Last week, CivicScience studied how the coronavirus pandemic is affecting Gen Z’s online shopping habits and entertainment preferences. Part 2 of this study continues this week with a deep dive into the pandemic’s impact on Gen Z ‘s trending attitudes and behaviors in areas related to health, stress, and politics.
If the pandemic immediately pushed Gen Z toward on-screen activities, it also highlighted the importance of physical health. In February, when many Americans didn’t even think COVID-19 was in the U.S. (and gyms were still places people sort of wanted to be), about 39% of Gen Z exercised several times a week. By May this number had climbed to 48%, despite many only being able to work out at home or outside. What’s more, that number has remained fairly high—about as high as last summer, in fact, when 47% of Gen Z reported exercising several times a week in July and 49% said so August.
Despite more obstacles, Gen Z is trying to remain healthy. It even reported its lowest annual percentage of non-exercisers in May, at 31%. This is a far cry from Americans over 25, 41% of whom weren’t exercising regularly in January and 38% of whom aren’t doing it now.
A similar trend in health-consciousness might be glimpsed in the reduction of fast-food consumption. Everyone knows fast food is “bad”, but often it’s simpler than the alternative. Yet, despite the desire for simplicity during a pandemic, Gen Z is consuming fast food less often than it used to. Twenty-seven percent of Gen Z ate fast food once a week or more in March. But in two months that dropped to 21%. A similar decline occurred for those who ate fast food a few times a month. This number has rebounded starting in May, but Gen Zers eating fast food once a week or more hasn’t budged, either signaling a change of attitude or economics. Again, Gen Zers living with their parents, who tend to consume fast food less often, could account for this.
One health trend that bridges the gap between generations, however, is anxiety. In a country that’s ailing physically, economically, and socially, it makes sense that stress levels have risen. During the pandemic’s initial spread, Gen Zers feeling very or somewhat worried ballooned from 37% to 59%.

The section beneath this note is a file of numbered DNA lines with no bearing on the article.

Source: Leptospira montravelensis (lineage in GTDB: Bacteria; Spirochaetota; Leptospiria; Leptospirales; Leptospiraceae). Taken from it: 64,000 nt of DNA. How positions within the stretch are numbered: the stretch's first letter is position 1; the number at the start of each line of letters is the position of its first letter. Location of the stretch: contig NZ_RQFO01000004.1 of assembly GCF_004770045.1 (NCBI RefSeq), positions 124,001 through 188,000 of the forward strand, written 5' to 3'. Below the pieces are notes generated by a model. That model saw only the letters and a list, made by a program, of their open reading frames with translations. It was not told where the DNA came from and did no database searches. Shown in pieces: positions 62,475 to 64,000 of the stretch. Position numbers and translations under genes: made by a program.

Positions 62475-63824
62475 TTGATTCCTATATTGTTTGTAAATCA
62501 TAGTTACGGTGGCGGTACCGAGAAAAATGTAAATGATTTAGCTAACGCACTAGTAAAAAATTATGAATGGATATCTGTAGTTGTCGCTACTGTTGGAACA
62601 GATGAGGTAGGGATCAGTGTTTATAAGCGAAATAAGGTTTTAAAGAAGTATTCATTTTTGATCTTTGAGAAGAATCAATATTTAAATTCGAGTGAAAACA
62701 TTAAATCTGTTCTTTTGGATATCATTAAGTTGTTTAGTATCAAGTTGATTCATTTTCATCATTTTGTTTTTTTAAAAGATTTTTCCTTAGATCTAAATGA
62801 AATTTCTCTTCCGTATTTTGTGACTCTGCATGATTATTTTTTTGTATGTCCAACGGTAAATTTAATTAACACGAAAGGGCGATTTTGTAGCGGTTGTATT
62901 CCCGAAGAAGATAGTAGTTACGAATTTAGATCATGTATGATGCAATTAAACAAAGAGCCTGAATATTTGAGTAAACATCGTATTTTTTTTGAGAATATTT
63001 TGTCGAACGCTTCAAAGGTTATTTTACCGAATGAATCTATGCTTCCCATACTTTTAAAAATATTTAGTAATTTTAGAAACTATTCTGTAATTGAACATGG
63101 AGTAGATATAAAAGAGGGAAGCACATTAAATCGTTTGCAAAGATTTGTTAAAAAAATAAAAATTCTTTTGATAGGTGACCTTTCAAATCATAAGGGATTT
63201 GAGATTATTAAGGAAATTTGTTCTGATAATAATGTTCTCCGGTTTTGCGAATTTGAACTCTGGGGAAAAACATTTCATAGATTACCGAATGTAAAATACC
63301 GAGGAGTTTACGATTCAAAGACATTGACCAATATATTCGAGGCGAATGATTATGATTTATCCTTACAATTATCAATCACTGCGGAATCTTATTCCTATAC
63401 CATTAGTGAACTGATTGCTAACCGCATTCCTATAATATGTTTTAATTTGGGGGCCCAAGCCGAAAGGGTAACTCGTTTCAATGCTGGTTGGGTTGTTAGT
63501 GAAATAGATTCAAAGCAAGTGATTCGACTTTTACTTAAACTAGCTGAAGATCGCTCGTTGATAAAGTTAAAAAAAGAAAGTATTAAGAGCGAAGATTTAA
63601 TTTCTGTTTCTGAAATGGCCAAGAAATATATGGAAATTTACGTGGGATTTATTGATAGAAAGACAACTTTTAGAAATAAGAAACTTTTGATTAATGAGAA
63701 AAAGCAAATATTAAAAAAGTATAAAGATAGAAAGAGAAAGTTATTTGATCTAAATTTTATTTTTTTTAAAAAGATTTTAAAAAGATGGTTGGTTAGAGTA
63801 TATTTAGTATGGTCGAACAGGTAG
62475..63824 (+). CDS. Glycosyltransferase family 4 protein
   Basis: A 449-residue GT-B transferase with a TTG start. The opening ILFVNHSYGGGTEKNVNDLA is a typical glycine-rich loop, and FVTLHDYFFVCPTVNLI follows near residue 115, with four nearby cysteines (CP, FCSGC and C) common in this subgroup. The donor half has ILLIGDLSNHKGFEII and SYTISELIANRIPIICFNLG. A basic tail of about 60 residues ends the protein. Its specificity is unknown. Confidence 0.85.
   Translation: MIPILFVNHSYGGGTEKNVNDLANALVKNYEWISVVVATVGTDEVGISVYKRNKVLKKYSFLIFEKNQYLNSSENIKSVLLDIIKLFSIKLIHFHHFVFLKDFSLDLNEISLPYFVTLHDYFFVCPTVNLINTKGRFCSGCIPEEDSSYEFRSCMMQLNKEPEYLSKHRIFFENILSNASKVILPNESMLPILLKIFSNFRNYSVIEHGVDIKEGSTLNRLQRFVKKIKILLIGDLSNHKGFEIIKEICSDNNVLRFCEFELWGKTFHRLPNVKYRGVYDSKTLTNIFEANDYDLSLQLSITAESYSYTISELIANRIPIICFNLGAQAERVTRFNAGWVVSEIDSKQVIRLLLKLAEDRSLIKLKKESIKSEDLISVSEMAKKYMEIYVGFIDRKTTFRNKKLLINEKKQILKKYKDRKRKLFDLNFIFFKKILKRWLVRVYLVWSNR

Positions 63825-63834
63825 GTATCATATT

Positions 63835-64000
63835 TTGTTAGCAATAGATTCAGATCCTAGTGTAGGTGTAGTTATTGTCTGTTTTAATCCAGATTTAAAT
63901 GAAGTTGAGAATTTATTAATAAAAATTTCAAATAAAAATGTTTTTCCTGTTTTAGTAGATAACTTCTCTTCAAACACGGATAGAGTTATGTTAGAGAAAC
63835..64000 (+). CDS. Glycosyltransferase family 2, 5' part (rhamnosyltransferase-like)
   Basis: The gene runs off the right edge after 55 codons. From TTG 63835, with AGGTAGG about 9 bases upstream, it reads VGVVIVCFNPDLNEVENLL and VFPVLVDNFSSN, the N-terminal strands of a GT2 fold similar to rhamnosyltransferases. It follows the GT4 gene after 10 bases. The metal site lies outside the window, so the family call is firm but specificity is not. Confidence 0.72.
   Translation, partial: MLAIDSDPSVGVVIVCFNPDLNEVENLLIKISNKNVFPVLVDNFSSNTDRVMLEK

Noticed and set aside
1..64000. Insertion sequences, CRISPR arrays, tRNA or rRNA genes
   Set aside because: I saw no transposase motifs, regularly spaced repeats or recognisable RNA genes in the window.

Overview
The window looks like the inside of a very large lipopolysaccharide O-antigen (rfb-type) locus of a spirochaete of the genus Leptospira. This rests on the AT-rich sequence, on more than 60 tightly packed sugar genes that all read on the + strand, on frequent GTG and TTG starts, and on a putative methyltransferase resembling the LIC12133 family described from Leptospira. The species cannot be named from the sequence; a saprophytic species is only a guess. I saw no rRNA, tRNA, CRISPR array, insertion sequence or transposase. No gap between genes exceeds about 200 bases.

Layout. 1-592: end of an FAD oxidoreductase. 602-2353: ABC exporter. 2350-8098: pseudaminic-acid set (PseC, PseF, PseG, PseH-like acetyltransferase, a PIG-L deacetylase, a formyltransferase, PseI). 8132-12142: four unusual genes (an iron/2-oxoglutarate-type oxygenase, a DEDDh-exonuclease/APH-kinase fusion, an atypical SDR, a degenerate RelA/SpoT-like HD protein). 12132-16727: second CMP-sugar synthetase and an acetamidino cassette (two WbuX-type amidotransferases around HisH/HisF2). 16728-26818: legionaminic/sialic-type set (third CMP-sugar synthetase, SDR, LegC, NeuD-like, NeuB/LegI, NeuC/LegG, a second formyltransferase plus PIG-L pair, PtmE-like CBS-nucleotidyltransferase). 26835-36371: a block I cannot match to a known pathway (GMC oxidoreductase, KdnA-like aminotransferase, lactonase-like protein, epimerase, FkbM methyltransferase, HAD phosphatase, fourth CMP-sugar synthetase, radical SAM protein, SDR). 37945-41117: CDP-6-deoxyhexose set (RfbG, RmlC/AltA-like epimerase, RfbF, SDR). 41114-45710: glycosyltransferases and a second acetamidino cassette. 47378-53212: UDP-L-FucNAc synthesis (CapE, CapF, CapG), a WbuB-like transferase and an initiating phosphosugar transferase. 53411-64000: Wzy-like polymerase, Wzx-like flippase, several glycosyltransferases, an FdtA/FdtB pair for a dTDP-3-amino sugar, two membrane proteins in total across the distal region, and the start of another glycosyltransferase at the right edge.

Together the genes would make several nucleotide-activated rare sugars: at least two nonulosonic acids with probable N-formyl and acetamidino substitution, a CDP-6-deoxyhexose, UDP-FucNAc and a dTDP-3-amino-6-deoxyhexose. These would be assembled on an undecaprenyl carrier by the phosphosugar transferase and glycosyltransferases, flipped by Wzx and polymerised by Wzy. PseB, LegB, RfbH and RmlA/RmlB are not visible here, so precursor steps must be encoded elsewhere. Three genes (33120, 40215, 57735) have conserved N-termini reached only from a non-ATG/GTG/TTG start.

Americans over 25 also reported more worry, though they had experienced higher levels going into the pandemic to begin with. Reported worry for both groups gradually came down, but remain higher than they were at the start of 2020, with July showing them creeping back up.
The stress of the pandemic may itself be having a widespread effect, even helping to explain some of the rise in online shopping and other behaviors. Americans are no strangers to retail therapy, and the majority of those who say they are shopping online much or somewhat more also report feeling very or somewhat strongly stressed recently.
This effect seems even more pronounced for Gen Z, as those who have been shopping online much or somewhat more than usual strongly correlate to those who have felt higher levels of stress. This might decrease for Gen Z if the economy worsens, but for now, many are turning to the internet for their purchases. And even if this rise is momentary, the pandemic has further reinforced the habit and resource of shopping online.
Just like other crises, the pandemic has exposed major structural flaws in the U.S., and Gen Z noticed. Gen Z moved further to the left since the beginning of the quarantine. By June and July, 34% of Gen Zers considered themselves liberals, compared to 22% in February and March. Things shifted from moderate to more liberal views.
Nothing happens in a vacuum, of course. Throughout history, pandemics have more severely affected the poor and ethnic minorities, and COVID-19 was the same, revealing massive deficiencies in public health and social inequalities. During the height of nationwide protests, it’s no surprise that Gen Zers who defined themselves as liberals grew even more.
February and March 2020
Beliefs often influence behavior. It would be natural to assume Gen Z’s political pivot would lead to more appreciation of brands that promote social consciousness. But so far this isn’t the case. From March to June, the importance of a company’s social consciousness dropped four percentage points for Gen Z, while it rose slightly for Americans over 25. In fact, at no point during the first half of 2020 did Gen Z’s partiality for these companies reach as high as the 82% of Americans over 25 who said a company’s social consciousness was important to them in April. This could, however, have more to do with economic uncertainties than preference.
So how much of our new normal is here to stay? The economic fallout from the pandemic is not completely certain, but even if it’s not as long and pernicious as the Great Recession, these last few months will reverberate for some time. Mark Twain remarked that “history rarely repeats itself, but it often rhymes.” Like the Lost Generation almost exactly a century ago, Gen Z faces a defining coming-of-age crisis. It will emerge differently from before, and some of the early data may indicate how Gen Z could relate to the world for years after the pandemic ends—whenever that may be.